I’ve been a Christian for a long time. I’ve read the bible countless times. What continues to amaze me is the way that the bible is a living, breathing document that continues to speak new words to me throughout the years. I often read the Bible and come across a particular verse that blows me away.
Just today I was reading and came across John 17:3. I’m sure I’ve read it before, but today it was with fresh eyes. I said to myself, “I can’t believe I’ve never noticed this before.”
Jesus is praying for himself, his disciples, and future believers before his arrest and execution. He knows he’s about to die, and this is what he chooses to pray; pretty significant stuff. I’m sure he chose his words carefully.
“Now this is eternal life that they may know you, the only true God, and Jesus Christ, whom you have sent.” John 17:3
“This is eternal life….”
This is it, a definition to help explain all the other scriptures that talk about eternal life. This is significant, because it clarifies, it defines, it illuminates.
I don’t know about you, but growing up in Sunday school I was taught eternal life, meant heaven. Pearly gates. Streets of gold. Mansions. Extra jewels in your crown. Puppy dogs, kittens, and candy canes.
Of course I’m simplifying it for dramatic effect. And yes, I do believe in heaven. But what is important for me to notice is that in this instance Jesus is defining eternal life as relationship with God the father and God the son.
Did you catch that?
Eternal life is not a time frame.
It doesn’t mean “forever.”
It doesn’t mean infinite streets of gold floating in the clouds with unending time.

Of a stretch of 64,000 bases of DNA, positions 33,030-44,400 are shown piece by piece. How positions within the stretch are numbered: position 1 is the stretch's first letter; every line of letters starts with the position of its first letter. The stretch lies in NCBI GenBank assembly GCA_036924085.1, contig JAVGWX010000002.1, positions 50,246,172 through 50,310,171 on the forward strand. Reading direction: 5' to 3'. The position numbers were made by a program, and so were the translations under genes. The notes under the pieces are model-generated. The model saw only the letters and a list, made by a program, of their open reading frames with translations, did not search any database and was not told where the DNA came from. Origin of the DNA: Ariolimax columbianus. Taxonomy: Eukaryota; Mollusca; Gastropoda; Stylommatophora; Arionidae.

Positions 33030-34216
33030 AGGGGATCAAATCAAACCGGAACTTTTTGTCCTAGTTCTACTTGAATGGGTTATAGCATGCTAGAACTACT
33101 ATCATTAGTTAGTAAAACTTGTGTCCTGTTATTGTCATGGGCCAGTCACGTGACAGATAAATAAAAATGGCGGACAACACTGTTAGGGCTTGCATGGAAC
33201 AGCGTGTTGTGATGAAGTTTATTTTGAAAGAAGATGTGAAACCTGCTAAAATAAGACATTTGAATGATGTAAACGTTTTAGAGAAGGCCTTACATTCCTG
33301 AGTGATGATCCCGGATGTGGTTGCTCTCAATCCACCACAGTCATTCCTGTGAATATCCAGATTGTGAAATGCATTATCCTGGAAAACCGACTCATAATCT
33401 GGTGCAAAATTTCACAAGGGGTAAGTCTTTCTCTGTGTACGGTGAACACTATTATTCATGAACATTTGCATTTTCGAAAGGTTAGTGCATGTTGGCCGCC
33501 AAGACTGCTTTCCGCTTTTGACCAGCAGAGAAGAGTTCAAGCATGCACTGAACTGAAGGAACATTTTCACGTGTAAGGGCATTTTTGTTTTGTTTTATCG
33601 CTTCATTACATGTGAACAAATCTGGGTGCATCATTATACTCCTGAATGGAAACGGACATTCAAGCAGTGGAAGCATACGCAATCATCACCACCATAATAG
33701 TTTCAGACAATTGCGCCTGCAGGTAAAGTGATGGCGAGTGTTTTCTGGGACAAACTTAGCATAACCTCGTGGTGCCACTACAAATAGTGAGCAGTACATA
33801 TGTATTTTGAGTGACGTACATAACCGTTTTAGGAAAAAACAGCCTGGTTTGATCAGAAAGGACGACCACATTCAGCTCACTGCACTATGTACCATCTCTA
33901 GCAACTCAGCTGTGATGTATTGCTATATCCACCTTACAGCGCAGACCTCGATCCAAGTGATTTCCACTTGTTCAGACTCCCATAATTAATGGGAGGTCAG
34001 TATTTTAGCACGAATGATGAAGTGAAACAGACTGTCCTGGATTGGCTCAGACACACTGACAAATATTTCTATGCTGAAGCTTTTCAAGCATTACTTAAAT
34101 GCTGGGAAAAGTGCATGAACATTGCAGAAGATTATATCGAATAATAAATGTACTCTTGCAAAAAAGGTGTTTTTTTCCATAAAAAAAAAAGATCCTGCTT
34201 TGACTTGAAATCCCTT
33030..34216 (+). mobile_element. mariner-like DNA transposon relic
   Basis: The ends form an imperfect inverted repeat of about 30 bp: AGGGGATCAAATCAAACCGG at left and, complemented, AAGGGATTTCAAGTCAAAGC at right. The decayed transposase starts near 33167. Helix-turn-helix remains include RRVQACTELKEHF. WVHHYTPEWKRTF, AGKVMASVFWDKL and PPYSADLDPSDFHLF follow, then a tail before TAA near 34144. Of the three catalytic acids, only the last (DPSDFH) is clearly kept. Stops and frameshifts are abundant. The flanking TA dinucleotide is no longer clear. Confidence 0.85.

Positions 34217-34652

Eternal life is a relationship. It is relationship now, here, beginning in this life, and continuing into the life to come.
For many years as a Christian, long before I could express it theologically, I had a problem with the idea that we need to get people to say the “sinners prayers” so that they can be saved, avoid hell, and walk on golden streets.
When I meet hurting people, it is not my goal to get them to say a prayer to avoid hell. My goal is to introduce them to life in relationship with the Father. What good is a sinner’s prayer, when it’s not followed with relationship? Nothing. It’s just empty, vacant words.
Following on the heels of Easter, our focus is on the sacrifice of Jesus on the cross. But I think that we would be remiss to forget that the purpose of this is to allow for relationship with the Father. Jesus himself prays in John 17:25,26:
“Righteous Father, though the world does not know you, I know you...and I have made you known to them, and will continue to make you known in order that the love you have for me may be in them, and that I myself may be in them.”
God, help me to show your love to my world. Amen.